…and honestly, most of that soliloquy, plus much more, is folded into the cold open of the series premiere, “This is the Part Where You Run,” which uses new lead Landon Kirby (Aria Shahghasemi) as audience avatar as he gets introduced to this particular supernatural world for the first time.
That said, if you are familiar with Legacies’ double, er, legacy, you’ll get a kick out of how precisely Plec has taken her signature whip-fast storytelling and fitted it to a breezier, more “teen” setting, and how deftly she manages to weave in both key characters and core emotional beats from both her previous series.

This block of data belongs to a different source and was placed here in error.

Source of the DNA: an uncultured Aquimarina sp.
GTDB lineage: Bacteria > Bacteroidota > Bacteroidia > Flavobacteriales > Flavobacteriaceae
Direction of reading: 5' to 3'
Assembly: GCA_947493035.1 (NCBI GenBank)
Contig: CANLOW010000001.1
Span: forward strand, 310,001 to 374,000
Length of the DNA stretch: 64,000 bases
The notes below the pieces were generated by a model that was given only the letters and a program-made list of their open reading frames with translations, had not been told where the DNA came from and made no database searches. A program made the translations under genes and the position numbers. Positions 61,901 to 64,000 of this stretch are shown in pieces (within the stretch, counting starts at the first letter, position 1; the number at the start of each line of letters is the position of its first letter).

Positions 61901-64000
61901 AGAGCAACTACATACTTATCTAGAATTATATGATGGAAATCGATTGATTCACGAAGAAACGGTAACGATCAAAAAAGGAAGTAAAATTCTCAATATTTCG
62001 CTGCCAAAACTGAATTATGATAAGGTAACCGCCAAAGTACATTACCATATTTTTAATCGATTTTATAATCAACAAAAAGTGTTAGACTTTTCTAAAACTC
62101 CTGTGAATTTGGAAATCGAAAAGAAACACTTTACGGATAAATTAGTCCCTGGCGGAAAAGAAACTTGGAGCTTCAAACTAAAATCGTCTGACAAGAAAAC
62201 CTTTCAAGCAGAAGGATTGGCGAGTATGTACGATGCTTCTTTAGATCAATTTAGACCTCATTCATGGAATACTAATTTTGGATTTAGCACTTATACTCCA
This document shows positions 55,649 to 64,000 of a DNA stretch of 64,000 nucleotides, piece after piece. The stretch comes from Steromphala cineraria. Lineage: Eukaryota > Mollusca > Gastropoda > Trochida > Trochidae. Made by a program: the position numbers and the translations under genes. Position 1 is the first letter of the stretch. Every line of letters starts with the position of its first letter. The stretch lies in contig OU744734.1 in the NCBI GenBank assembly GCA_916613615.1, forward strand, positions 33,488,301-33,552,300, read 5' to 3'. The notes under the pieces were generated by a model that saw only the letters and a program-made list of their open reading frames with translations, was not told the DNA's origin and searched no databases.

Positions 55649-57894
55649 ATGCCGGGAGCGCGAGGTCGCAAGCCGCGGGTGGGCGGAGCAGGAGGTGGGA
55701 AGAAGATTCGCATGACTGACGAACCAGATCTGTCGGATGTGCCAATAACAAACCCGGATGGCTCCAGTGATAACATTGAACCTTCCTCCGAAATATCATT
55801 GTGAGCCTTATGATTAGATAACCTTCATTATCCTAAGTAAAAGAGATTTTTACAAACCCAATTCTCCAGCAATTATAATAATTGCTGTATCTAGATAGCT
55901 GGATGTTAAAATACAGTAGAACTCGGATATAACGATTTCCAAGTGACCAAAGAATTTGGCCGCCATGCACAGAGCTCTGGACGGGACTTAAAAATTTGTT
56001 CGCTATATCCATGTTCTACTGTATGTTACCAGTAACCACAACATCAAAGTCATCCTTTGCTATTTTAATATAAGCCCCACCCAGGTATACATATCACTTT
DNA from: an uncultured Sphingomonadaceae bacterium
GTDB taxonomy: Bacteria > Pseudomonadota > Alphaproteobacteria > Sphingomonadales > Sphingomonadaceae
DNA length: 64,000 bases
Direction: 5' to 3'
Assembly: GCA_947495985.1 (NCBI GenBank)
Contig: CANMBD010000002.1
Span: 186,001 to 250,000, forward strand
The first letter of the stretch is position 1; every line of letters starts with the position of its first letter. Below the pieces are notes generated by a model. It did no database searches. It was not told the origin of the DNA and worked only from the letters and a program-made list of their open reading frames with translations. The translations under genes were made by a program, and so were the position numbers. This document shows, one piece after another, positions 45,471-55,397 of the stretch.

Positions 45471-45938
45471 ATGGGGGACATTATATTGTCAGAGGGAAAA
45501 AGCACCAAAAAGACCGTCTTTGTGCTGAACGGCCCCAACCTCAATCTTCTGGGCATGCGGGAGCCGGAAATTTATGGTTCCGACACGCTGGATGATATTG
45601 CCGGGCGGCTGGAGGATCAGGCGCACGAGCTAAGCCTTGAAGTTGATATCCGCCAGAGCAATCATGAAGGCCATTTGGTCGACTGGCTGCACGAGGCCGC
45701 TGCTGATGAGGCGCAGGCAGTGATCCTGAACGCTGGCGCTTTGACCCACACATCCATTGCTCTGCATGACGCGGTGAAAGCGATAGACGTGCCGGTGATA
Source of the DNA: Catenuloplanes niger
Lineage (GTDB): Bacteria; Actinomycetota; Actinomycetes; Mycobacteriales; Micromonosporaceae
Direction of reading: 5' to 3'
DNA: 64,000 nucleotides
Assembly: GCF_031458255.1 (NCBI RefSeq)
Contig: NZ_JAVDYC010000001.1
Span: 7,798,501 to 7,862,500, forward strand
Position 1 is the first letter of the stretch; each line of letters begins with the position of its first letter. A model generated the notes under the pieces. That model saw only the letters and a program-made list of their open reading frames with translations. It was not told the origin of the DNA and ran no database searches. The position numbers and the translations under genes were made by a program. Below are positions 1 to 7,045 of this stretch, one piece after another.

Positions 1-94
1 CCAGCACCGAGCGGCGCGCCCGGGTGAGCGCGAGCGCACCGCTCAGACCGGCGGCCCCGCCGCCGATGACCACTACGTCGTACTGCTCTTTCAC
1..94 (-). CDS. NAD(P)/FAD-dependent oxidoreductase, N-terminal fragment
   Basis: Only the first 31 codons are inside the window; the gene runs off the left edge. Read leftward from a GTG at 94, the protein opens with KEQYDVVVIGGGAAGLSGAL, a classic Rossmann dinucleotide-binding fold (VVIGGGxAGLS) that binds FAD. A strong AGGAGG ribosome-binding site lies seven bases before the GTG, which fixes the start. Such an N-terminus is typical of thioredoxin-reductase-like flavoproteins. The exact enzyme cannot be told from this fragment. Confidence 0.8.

The most obvious example of all of this is Matthew Davis’ Alaric Saltzman, who became such a fan favorite during his time as vengeful-vampire-hunter-turned-loyal-teen-vampire guardian-turned-rogue-vampire’s-best-friend on The Vampire Diaries that not only did Plec resurrect him from the (very truly) dead to keep Damon Salvatore (Ian Somerhalder) on the straight and narrow, but she then brought him on as co-lead of this series to do the same for every supernatural teen in the contiguous United States. Now, as both father to a pair of Gemini twin witches (Kaylee Bryant and Jenny Boyd) and mentor/father-figure to Hope, the teen witch-vampire-werewolf tribrid with a hero complex, Alaric gets to flex all the emotional muscles TVD fans know and love. Plus, as the Salvatore School’s headmaster, he also gets to take charge of the dramatic supernatural research and heroic (and/or chaotic) supernatural missions that are key to a Plec series’ fast-paced success. Beyond all of that, though, in positioning him as the central human adult foil to a whole pile of supernatural teen protagonists, Plec has also found a way to let him be funny, bringing a uniquely fun dynamic to the fast-moving monster drama of the TVD universe that hasn’t always gotten such pride of place.